Had she witnessed her father's murder? Fresh sorrow and compassion tightened his chest. Protective instincts rose despite the antagonism that had always sparked between them. He wanted to shield this fragile ballerina from the harsh reality of her father's death.
The sound of booted feet brought Ben's gaze around. Sheriff Karl Layton, a tall man with shocking white hair and chiseled features pushed his way into the room. Layton inclined his head, his question clear. Was Pike alive?
Ben shook his head as another wave of grief flowed through him. Layton blew out a breath and tears misted the older man's eyes. Greg and Karl had been close friends from way back.
Layton swiped a hand over his face. "Dispatch relayed the 911 call."
The sound of an ambulance arriving let Ben know they only had a few minutes to collect information before the body was remanded to the local police force. His gut twisted with grief. Greg wasn't just any body. He'd been a father figure to Ben for more than a decade.
Shifting his focus from Greg, Ben said to his men, "Work the scene. Get the SAPD crime response unit in here pronto while the evidence is still fresh."
"Already made the call," Cade replied, his normally tanned skin ashen.
Gently, Ben took the phone from Corinna's hand and passed it to Oliver. Her skin was pasty white; her dark hair had loosened from her normally severe bun. And her dark eyes were glassy as she stared off into space. Taking Corinna's shoulders in his hands, he pulled her to her feet. She didn't resist. Ben figured shock was setting in.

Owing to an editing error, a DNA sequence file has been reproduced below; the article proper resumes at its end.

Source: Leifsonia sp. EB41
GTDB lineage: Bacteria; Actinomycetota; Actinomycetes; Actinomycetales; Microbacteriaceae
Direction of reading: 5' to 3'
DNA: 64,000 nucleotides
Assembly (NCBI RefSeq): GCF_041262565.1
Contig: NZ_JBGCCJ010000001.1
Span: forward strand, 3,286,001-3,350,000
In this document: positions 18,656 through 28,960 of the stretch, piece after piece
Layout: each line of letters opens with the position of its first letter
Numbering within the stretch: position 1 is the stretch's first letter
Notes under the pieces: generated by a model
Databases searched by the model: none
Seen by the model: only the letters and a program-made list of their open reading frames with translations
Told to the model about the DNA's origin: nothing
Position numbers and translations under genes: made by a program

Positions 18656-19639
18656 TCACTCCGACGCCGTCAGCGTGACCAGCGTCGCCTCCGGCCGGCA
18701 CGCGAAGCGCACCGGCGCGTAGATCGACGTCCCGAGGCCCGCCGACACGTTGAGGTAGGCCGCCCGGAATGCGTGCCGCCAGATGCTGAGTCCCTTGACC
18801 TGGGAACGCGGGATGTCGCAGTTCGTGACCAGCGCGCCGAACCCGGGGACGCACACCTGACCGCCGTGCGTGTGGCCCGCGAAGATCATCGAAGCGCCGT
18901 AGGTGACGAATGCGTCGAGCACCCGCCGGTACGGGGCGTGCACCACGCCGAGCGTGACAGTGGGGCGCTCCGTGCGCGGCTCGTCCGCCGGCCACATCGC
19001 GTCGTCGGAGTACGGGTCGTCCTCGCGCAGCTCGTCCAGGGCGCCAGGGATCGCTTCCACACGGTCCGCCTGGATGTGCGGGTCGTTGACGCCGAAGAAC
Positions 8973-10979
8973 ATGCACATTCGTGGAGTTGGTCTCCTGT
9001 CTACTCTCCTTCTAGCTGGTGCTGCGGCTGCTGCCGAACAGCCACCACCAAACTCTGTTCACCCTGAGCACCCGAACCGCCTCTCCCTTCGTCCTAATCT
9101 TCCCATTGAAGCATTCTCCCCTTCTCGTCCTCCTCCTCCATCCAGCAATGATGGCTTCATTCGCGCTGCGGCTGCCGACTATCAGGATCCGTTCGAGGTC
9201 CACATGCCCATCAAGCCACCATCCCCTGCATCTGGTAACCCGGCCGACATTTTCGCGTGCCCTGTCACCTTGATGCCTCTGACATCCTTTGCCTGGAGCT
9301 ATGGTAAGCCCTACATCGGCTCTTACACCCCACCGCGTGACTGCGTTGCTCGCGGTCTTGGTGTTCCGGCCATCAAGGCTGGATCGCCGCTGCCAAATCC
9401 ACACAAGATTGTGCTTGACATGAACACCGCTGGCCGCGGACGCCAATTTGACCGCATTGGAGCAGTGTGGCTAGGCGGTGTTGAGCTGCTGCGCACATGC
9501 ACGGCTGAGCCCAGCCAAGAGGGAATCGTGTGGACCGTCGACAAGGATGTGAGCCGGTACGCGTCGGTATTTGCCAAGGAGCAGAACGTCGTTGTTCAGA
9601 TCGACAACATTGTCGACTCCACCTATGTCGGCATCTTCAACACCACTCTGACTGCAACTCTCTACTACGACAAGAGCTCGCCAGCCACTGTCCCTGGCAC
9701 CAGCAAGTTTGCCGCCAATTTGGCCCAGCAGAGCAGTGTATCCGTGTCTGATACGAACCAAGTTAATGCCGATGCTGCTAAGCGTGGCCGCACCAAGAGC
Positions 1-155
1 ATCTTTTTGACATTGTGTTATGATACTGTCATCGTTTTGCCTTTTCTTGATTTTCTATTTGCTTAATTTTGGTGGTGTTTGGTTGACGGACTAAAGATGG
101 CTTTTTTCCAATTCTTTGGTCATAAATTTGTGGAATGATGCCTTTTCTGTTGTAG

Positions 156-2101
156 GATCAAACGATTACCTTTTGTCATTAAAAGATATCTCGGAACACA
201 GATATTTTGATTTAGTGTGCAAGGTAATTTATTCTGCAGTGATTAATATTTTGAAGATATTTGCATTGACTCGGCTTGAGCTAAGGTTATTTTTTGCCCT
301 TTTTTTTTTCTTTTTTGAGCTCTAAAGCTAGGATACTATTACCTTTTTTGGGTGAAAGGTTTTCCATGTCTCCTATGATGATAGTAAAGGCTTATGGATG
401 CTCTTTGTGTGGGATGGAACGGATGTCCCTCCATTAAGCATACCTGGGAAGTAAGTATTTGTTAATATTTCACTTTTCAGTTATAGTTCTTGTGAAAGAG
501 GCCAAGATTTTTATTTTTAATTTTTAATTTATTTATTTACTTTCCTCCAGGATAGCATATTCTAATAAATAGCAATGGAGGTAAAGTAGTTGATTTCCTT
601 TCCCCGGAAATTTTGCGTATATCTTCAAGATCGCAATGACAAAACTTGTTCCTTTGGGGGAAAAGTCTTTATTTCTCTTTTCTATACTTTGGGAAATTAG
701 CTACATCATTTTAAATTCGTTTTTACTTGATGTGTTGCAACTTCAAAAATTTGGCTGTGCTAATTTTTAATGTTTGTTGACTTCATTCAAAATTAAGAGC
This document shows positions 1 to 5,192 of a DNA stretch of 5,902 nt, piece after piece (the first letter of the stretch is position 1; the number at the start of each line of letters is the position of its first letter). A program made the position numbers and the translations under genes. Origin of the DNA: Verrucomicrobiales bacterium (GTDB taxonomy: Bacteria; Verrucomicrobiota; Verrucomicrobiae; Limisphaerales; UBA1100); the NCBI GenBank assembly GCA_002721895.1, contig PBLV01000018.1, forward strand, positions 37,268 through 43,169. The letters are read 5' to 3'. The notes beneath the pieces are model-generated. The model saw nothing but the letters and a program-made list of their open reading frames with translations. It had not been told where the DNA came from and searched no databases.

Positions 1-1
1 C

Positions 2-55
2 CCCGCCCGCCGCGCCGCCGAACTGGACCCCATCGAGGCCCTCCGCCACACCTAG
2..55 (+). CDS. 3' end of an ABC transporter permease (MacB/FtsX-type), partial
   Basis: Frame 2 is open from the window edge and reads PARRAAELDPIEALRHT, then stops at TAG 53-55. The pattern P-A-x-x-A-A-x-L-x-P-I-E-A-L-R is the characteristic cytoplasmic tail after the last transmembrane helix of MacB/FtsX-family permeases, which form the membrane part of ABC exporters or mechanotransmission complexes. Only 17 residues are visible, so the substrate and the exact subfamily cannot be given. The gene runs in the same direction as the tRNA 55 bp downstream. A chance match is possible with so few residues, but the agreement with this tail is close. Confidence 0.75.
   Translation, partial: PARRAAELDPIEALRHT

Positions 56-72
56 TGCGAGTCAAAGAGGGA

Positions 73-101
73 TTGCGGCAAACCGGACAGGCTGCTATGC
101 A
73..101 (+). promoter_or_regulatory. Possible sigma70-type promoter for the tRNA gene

When she turned to face toward him, his heart contracted painfully in his chest. "You're hurt!"
She didn't seem to hear him.
Blood seeped from a scrape on her right upper biceps. He inspected the wound. Looked like a bullet had grazed her. Whoever had killed her father had tried to kill her. With aching ferocity, rage roared through Ben. "Get the paramedics."
"On it." Cade pivoted to disappear out the door. A moment later, he returned with one of the emergency personnel in tow while the rest rushed by to help the injured man.
"Excuse me, sir," the young blond man said to Ben. "Let me take a look at her injury."
Ben stepped back but held firmly to her slender hand.
"It's a surface wound that will probably leave a small scar," the paramedic stated as he placed a bandage over the gash. "The heat of the bullet cauterized the flesh. It will heal quickly enough."
But Ben had a feeling that her heart wouldn't heal anytime soon. She'd adored her father. That had been apparent from the moment Ben stepped foot into the Pike world. She'd barely tolerated Ben from the get-go with her icy stares and brusque manner, making it clear she thought him not good enough to be in her world. But when it came to her father
Greg had known that if anything happened to him, she'd need help coping with the loss and ensuing devastation.
"Ben, I need you to promise me if anything ever happens to me, you'll watch out for Corinna. She'll need an anchor. I fear she's too fragile to suffer another death."
Of course Ben had promised. Though he'd refused to even allow the thought that any harm would befall his mentor and friend to form. He'd wanted to believe Greg was indestructible. But he wasn't. None of them were.
The Rangers were human and very mortal, performing a risky job that put their lives on the line every day.
Never before had Ben been so acutely aware of that fact.
Now his captain was gone. It was up to him to not only bring Greg's murderer to justice, but to protect and help Corinna.